Risk and Rewards of Investing in Rental Property
While there are plenty of powerful reasons for investing in rental property, the asset class may not be right for everybody. Here are some of the risks and potential rewards to consider before buying a home and leasing it to a tenant:
- Income generated by rent collected from a tenant after all of the expenses have been paid.
- Appreciation may help to increase return on investment over the long term.
- Tax benefits, such as deduction of operating expenses, owner expenses, and depreciation.
- Income earned from rental property is generally not subject to Social Security and Medicare taxes the way that self-employment income is.
- Choosing the right area to invest in (such as a secondary or tertiary real estate market) requires time and effort to avoid buying an undesirable rental property.
- Cash flow is not always consistent from one month to the next, due to fluctuating factors like vacancy rates and repairs.
- Tenants can create problems, which is why landlords often use online services to screen tenants and collect rent or hire a local property manager to handle the day-to-day details.
- Real estate markets have historically moved in cycles, which are hard to predict and can create risk for short-term investors who fix-and-flip if the market suddenly turns.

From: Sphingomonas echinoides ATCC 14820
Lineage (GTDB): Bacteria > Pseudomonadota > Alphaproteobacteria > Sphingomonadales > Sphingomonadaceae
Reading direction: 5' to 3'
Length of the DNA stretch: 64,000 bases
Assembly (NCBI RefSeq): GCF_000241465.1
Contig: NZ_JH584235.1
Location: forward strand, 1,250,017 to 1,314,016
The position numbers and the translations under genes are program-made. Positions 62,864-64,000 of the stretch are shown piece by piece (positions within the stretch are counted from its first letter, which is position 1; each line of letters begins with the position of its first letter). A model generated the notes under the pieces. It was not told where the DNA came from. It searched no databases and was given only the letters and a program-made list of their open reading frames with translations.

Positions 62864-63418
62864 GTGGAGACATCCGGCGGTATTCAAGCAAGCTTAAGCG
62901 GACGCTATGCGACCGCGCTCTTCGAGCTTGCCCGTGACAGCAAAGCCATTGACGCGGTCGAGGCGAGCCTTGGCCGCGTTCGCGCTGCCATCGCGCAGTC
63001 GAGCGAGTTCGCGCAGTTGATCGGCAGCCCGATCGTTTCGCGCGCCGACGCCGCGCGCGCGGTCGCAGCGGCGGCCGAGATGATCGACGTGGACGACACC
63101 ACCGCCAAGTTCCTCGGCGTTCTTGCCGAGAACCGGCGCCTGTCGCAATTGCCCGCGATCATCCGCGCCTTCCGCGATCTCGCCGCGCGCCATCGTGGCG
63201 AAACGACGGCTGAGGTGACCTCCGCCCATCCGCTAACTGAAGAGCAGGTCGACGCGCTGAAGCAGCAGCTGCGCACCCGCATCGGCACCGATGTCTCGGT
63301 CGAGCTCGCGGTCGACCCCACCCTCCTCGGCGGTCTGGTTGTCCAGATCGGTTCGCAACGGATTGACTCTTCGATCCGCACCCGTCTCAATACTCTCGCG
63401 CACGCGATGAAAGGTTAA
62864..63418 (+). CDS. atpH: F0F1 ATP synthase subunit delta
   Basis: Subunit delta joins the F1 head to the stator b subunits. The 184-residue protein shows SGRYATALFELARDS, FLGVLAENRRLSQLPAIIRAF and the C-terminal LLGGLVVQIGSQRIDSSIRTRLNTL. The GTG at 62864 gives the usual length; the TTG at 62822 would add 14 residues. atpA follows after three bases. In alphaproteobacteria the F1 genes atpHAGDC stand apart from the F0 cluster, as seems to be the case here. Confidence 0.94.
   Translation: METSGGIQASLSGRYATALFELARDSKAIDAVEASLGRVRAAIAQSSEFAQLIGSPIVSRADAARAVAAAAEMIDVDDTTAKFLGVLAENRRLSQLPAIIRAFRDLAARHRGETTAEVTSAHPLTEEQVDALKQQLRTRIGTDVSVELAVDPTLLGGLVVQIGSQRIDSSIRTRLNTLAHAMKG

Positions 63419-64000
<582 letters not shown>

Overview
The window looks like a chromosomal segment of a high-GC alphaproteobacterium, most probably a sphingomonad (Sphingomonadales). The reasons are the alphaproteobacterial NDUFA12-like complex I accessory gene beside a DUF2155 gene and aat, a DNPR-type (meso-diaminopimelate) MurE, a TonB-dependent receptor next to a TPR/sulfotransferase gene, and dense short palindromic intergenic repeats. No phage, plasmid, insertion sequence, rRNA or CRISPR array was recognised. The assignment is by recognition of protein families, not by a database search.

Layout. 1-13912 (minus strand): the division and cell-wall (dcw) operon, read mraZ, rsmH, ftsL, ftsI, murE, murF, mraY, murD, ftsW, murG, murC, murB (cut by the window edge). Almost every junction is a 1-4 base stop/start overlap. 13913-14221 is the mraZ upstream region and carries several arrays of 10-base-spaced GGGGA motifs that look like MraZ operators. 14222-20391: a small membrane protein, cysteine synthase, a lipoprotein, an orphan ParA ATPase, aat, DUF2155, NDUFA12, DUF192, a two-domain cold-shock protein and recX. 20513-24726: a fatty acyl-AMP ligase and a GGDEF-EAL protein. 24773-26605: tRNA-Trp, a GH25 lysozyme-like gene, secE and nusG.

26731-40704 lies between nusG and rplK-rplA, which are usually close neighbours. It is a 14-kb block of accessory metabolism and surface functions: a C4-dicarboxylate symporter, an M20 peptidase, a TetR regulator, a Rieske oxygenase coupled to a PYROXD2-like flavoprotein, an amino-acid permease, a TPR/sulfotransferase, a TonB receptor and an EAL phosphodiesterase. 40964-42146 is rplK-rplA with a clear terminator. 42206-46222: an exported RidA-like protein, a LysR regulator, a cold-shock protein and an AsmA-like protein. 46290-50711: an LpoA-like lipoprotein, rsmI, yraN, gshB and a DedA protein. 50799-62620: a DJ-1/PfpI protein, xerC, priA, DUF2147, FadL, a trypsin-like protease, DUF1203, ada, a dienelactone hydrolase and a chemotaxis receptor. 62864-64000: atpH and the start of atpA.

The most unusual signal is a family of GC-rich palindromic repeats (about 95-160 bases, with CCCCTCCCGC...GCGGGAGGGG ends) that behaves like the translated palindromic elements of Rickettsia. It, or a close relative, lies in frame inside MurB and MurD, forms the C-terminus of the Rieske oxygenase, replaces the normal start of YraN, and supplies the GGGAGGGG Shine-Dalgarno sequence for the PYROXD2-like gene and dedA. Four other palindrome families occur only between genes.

Financing Rental Property
Although investment property loans have stricter requirements than a mortgage on an owner-occupied property, financing a rental property can still be relatively easy.
Lenders usually ask for a down payment of around 25%, and interest rates and fees are slightly higher when compared to a loan on a primary residence. The Stessa Mortgage Center helps investors save time and money with a free rate quote to purchase a property or refinance an existing loan.
Options for Financing a Rental Property
- Conventional conforming loans from Fannie Mae and Freddie Mac.
- FHA financing for small multifamily buildings.
- VA financing for owner-occupied multifamily properties.
- Blanket mortgage loans used to finance multiple rental properties with a single loan.
- Portfolio mortgages where multiple loans are originated by the same lender.